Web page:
Be lost in Unity’s inclusive span,
Or you are human but not yet a man.
Whoever lives, the wicked and the blessed,
Contains a hidden sun within his breast —
Its light must dawn though dogged by long delay;
The clouds that veil it must be torn away —
Whoever reaches to his hidden sun
Surpasses good and bad and knows the One.
The good and bad are here while you are here;
Surpass yourself and they will disappear.

— from The Conference of the Birds, Translated by Afkham Darbandi / Translated by Dick Davis


/ Image by Matus Benian /

A couple of years ago I watched a lovely, meditative film called “The Way” about a grieving father’s journey along the ancient pilgrimage route to Santiago de Compostela.

There is something universal about pilgrimage. Properly approached, pilgrimage is more than a journey to a sacred place. It is a journey to the sacred — at every step along the way. Each leg of the journey is an opportunity to become more clear, more open, more present.

Attar’s masterpiece, The Conference of the Birds, is about a group of birds (souls) who journey to meet their king, the Simurgh (God). It is a pilgrimage we are all on.

Here, Attar is giving us pointers on how to approach the journey:

The pilgrim sees no form but His and knows
That He subsists beneath all passing shows

Be lost in Unity’s inclusive span,
Or you are human but not yet a man.

Whoever lives, the wicked and the blessed,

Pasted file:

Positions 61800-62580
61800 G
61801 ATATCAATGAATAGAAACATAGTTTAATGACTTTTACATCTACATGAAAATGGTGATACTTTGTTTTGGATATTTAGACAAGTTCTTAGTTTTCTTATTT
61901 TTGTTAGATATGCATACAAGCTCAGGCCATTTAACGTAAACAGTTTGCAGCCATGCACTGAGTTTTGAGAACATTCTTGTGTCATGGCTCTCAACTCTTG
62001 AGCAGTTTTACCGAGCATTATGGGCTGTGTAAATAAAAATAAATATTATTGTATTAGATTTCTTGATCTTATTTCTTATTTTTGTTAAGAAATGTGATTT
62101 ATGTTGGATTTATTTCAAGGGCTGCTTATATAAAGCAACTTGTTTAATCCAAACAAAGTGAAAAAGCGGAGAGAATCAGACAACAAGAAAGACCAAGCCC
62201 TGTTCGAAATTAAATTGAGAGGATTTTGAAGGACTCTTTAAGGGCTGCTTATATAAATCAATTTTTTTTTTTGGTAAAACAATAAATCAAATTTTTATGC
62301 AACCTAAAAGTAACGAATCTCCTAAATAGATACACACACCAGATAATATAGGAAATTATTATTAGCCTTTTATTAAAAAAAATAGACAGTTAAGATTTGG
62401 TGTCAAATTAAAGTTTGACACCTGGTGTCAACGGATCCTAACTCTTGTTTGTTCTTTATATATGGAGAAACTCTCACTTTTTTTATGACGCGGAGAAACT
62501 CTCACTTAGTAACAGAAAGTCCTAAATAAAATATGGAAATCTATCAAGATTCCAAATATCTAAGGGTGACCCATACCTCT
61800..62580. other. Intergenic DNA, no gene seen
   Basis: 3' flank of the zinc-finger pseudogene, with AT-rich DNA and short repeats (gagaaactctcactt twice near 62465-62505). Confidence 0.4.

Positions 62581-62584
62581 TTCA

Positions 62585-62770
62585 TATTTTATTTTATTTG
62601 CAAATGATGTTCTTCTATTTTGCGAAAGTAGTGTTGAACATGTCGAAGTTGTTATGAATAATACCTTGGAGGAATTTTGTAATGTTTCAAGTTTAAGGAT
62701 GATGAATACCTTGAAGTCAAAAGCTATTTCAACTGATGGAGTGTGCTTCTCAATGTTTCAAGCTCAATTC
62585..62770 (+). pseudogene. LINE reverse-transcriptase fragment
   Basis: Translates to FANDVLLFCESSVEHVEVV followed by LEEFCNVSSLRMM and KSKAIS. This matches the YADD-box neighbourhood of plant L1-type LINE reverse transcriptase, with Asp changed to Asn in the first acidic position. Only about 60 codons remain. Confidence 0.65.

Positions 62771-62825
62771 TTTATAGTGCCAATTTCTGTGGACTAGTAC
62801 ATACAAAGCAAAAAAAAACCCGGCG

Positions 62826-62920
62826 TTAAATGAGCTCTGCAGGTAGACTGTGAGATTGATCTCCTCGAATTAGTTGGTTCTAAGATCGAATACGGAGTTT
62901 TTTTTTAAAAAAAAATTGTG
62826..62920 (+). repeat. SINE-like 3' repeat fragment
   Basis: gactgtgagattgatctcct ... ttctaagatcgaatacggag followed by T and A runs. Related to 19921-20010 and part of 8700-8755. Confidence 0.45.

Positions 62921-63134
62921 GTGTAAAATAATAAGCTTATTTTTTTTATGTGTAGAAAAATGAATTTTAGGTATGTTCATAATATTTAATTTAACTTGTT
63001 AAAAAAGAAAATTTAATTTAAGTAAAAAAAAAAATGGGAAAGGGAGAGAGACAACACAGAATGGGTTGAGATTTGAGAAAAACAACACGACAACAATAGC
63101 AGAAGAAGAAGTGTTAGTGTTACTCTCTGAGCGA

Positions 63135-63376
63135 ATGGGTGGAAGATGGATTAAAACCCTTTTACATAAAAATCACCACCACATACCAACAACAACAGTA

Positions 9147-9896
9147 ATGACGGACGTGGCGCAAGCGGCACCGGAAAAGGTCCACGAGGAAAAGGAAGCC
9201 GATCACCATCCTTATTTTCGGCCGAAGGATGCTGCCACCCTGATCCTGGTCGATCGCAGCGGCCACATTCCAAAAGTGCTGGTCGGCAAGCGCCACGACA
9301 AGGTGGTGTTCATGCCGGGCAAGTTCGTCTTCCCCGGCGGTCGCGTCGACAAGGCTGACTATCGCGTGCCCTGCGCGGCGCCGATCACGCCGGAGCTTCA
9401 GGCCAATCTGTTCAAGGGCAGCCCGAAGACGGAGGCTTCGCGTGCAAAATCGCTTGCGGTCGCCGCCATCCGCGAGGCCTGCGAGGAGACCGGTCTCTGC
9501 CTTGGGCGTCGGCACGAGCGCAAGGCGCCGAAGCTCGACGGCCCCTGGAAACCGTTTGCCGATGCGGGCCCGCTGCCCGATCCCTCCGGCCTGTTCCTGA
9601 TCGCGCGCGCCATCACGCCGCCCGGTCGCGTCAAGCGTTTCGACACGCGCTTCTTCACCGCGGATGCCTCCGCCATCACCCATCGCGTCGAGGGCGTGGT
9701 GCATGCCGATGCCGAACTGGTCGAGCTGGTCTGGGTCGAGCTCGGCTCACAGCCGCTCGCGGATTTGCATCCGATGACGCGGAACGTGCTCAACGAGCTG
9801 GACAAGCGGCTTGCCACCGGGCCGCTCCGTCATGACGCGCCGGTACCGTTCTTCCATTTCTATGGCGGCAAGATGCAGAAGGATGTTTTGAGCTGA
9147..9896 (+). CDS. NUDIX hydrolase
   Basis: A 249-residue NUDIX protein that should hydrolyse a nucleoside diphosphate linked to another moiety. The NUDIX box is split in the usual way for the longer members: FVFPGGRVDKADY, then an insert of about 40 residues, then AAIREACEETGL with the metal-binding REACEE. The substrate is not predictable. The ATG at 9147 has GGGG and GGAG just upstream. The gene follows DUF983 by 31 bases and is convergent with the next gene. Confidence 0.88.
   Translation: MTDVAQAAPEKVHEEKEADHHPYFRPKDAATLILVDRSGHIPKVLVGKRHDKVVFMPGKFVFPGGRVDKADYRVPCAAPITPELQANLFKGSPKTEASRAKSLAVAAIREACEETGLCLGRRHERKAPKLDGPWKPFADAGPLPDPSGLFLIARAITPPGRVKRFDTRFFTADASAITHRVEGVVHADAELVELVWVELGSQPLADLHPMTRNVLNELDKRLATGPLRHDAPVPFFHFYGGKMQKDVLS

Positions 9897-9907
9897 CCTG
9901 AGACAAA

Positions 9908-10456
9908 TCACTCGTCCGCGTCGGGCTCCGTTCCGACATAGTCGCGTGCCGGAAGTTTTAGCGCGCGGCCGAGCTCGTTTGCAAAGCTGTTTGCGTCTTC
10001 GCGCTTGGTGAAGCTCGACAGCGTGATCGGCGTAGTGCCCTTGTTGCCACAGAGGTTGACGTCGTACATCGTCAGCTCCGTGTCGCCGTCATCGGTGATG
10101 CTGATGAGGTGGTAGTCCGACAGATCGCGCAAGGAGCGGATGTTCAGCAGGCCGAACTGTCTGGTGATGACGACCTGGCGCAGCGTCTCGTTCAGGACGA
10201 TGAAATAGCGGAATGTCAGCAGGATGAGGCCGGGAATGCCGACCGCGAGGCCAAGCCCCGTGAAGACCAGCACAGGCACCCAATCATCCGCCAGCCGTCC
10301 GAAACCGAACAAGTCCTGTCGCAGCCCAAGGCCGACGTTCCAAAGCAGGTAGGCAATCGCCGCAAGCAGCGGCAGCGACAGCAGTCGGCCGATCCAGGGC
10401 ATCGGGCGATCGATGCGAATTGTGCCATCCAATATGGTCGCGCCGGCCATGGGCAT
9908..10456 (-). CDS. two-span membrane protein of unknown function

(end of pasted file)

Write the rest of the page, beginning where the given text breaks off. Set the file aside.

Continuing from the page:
Contains a hidden sun within his breast

This last, I think, is a particularly important reminder. And it’s not just a nice idea. Every person, wherever he or she may be on the spiritual path, has the same light shining within. Some hide it more than others. This recognition doesn’t mean we need to make ourselves vulnerable to harmful individuals, we may need to firmly oppose their actions, but we must remember what they have forgotten, that they too are bearers of the divine spark. We are joined by the same hidden sun within.

We can’t overlook the secret message hidden within the name of the Simurgh: While clearly a representation of God, the word Simurgh in Persian can also be translated as “thirty birds” — that is the collective group of birds who eventually complete the journey to the king of birds. The Eternal is not some separate being, but found in the unity of the many aspects of self… and in our unity with the rest of humanity. When we exclude anyone from the community of our heart, we have created a gap in our vision of God. The Simurgh is ALL of the birds. We can’t come into that divine presence until we have made room in our heart for everyone.

And then, when we do witness the Whole, we no longer see the pieces: